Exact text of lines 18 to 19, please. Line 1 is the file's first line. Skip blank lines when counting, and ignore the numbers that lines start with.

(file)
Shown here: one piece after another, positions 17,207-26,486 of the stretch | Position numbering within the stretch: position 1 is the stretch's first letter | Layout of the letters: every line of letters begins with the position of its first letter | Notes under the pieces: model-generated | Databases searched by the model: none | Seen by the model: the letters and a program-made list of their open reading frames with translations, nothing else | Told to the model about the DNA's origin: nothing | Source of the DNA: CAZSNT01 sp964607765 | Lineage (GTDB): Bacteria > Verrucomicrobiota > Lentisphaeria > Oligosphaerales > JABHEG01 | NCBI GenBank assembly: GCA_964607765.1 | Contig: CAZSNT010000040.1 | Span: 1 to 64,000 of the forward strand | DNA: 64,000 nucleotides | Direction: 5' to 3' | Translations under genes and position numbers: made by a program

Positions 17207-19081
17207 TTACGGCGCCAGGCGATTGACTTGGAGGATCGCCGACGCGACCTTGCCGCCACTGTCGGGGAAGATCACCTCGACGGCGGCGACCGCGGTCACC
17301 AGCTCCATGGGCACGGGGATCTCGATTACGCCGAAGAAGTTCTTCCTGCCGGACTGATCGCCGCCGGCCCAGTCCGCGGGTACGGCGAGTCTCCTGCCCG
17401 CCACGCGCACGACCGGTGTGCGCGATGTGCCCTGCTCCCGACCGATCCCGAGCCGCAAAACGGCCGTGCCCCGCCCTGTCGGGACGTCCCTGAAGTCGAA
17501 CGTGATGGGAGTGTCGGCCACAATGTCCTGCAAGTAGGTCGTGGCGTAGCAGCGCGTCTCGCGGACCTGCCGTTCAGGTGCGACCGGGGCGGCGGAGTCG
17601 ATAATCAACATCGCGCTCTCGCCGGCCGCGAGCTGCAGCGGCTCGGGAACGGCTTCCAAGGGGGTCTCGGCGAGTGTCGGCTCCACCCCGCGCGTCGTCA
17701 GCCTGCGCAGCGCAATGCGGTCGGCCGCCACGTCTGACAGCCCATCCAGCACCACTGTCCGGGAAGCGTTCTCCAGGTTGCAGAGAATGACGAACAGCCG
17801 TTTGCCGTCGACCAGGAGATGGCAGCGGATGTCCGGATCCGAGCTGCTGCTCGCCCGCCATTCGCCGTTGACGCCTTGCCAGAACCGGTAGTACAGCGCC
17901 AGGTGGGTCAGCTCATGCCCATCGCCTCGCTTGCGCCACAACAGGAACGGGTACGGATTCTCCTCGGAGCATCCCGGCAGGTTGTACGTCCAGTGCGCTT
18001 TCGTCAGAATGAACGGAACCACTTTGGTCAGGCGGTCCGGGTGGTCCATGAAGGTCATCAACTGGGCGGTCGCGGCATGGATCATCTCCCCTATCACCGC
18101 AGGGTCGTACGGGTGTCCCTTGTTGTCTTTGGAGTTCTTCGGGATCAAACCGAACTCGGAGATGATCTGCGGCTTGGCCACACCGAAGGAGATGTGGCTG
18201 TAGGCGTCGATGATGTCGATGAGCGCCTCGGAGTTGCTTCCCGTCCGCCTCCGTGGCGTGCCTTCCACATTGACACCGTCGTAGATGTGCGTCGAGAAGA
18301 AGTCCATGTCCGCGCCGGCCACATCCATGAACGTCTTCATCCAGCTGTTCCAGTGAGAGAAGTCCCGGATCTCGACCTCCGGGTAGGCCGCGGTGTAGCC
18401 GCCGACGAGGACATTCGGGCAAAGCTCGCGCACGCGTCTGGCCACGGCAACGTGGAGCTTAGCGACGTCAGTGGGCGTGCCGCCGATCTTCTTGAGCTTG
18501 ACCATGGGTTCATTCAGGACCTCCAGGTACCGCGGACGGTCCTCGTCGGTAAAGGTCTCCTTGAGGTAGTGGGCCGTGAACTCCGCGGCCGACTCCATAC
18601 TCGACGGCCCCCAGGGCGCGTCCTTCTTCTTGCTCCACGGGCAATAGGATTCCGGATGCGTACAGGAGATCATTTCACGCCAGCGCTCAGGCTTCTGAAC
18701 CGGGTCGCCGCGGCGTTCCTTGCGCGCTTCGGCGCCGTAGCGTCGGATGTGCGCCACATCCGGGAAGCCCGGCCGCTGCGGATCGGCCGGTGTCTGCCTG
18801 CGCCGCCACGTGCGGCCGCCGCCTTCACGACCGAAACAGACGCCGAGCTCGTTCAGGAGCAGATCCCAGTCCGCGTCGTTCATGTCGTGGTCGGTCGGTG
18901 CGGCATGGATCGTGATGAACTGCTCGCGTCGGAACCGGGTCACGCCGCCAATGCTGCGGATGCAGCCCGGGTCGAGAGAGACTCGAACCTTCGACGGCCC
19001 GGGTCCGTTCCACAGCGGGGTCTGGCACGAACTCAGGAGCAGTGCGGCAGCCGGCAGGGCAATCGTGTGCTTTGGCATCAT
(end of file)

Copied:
18701 CGGGTCGCCGCGGCGTTCCTTGCGCGCTTCGGCGCCGTAGCGTCGGATGTGCGCCACATCCGGGAAGCCCGGCCGCTGCGGATCGGCCGGTGTCTGCCTG
18801 CGCCGCCACGTGCGGCCGCCGCCTTCACGACCGAAACAGACGCCGAGCTCGTTCAGGAGCAGATCCCAGTCCGCGTCGTTCATGTCGTGGTCGGTCGGTG